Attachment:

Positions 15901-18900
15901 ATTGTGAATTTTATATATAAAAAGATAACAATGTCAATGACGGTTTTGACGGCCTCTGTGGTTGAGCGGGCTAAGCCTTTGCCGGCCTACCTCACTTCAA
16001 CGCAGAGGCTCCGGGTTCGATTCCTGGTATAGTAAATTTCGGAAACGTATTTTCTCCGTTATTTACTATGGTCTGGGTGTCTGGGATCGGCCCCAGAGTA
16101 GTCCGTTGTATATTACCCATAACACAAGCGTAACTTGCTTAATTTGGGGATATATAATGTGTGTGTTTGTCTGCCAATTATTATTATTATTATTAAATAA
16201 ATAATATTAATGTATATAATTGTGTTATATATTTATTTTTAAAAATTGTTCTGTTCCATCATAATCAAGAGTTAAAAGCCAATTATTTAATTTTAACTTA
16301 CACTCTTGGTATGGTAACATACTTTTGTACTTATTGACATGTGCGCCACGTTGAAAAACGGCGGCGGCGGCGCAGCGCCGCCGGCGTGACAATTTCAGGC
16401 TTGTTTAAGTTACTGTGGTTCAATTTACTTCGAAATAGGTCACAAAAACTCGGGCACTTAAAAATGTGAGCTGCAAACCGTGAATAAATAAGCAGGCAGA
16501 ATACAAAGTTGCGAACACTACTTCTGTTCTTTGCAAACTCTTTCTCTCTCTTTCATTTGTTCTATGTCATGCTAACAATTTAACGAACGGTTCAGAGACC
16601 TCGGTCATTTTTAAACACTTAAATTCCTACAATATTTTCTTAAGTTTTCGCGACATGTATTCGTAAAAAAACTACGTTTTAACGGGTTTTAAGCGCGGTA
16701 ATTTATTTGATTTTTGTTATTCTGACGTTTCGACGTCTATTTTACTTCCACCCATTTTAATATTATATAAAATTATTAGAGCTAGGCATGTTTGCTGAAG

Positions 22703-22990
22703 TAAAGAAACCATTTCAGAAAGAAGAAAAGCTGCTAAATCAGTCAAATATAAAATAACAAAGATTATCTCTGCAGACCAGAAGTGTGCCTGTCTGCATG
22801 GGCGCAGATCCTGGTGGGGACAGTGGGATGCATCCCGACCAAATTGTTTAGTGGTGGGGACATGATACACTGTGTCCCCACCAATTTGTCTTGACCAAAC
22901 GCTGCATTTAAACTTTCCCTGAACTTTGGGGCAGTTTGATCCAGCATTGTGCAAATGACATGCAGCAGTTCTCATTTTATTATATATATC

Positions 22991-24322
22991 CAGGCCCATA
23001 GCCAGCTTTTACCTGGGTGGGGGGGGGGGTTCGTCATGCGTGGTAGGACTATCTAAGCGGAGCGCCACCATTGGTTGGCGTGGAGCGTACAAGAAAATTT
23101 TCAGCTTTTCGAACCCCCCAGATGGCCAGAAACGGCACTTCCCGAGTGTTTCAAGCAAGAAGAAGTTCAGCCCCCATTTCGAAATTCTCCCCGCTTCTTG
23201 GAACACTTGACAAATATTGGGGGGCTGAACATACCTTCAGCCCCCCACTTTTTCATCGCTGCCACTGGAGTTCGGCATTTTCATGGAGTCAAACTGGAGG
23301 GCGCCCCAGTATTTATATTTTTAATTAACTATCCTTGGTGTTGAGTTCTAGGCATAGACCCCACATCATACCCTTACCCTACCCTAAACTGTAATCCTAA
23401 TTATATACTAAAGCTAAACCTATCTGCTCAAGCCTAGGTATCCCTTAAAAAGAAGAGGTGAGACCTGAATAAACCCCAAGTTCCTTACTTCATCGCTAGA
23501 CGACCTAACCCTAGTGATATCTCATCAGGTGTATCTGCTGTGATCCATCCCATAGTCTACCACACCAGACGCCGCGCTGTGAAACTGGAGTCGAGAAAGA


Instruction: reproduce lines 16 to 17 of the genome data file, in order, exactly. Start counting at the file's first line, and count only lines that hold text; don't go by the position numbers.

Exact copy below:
22991 CAGGCCCATA
23001 GCCAGCTTTTACCTGGGTGGGGGGGGGGGTTCGTCATGCGTGGTAGGACTATCTAAGCGGAGCGCCACCATTGGTTGGCGTGGAGCGTACAAGAAAATTT